Worried over sexual exploitation of children in India, Rajya Sabha member Rajeev Chandrasekhar today bemoaned that the issue was not a priority for politicians. The lawmaker said while efforts by individuals and the civil society were "well-meaning", the menace has assumed a form that only an "institutional approach" can address. He blamed "years of neglect" by various governments for this. The independent Rajya Sabha member from Bangalore launched a National Action Plan against Commercial Sexual Exploitation of Children (NAPCSEC) during a press conference in New Delhi. "While we talk of girl education and development, the issue of girl safety and their exploitation has never been made part of the mainstream discussion," Chandrasekhar said. "The problem has been that we have not been institutionally organised," he said. Asked why he believed it hasn't been made a political priority so far, the lawmaker replied, "I think there has been a basic reluctance to accept it as a major problem." "But if we as a society come together and collectively make it an issue, the government will respond," he said. The NAPCSEC plan has proposed creation of a national child grid, on the lines of NATGRID, for timely action. P M Nair, Chair-Professor at Tata Institute of Social Sciences (TISS) in Mumbai, also attended the event. Nair, a retired IPS officer, said the need was to keep the 'customer' at the centrality of this proposed framework. "That is how the demand would be choked. These 'customers' are treated as mere witnesses and that is what needs to change.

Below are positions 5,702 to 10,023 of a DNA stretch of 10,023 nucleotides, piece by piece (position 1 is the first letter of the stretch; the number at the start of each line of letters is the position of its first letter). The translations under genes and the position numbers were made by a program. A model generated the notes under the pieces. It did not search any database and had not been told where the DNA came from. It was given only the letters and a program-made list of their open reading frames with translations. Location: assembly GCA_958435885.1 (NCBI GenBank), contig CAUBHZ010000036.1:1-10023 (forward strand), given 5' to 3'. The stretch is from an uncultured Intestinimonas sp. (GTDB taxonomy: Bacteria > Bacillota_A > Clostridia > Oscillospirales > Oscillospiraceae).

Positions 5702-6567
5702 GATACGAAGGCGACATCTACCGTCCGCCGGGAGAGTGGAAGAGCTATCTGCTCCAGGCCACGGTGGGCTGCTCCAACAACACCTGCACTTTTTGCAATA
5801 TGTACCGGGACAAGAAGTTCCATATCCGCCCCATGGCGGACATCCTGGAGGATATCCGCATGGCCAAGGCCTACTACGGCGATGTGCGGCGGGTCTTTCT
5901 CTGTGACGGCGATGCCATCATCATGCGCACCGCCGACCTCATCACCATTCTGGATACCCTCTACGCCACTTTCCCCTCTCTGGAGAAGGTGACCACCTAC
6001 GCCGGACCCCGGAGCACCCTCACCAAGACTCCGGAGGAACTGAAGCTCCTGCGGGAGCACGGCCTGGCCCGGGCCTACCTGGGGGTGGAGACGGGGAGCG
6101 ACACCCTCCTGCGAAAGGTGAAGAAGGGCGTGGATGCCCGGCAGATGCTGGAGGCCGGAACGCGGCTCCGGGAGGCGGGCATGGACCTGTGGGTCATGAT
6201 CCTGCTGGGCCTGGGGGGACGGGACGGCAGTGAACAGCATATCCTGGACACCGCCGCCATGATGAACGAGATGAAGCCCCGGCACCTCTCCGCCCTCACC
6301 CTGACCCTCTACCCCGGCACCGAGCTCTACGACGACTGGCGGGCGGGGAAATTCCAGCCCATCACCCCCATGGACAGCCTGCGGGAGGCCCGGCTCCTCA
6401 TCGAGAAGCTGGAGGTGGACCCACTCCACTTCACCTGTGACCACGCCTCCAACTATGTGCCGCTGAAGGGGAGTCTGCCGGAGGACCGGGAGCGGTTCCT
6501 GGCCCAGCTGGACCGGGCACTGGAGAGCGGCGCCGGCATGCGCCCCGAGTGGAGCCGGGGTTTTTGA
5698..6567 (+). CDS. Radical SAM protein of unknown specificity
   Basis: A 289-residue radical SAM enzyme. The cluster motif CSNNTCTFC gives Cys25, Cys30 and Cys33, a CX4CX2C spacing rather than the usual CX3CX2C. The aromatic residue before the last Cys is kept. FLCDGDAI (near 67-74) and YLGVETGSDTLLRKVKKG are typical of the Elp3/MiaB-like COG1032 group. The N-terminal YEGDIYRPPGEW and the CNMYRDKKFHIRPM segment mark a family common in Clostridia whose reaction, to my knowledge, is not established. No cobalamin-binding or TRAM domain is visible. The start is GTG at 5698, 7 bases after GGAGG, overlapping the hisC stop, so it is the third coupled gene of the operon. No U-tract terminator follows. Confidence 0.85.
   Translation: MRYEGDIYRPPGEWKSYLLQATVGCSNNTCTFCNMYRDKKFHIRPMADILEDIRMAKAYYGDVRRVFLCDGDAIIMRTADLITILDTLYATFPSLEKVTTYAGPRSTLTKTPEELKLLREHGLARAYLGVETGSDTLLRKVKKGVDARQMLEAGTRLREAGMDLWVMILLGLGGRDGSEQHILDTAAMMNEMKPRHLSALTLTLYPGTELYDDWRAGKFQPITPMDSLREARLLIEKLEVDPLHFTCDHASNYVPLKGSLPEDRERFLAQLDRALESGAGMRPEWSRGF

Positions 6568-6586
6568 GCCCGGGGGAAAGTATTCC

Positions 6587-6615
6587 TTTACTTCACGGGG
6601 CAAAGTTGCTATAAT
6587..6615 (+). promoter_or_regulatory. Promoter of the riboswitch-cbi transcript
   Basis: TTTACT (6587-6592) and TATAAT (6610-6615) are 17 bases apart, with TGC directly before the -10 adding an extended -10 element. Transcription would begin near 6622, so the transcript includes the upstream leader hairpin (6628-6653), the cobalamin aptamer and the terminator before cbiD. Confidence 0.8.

They should instead be named and shamed," he said. According to the NCRB data provided by the National Coalition for Protection of Children, an initiative by Chandrasekhar, "The total number of child trafficking cases reported in India in 2015 was 3,490 with an offender conviction report of 14.3 per cent." Bihar, Uttar Pradesh, Andhra Pradesh, West Bengal are among the states from which girls are picked up for prostitution at an early age. Delhi, Mumbai and Goa are some of the places where they end up, living a hellish life, the NCPOC said.
(This story has not been edited by Business Standard staff and is auto-generated from a syndicated feed.)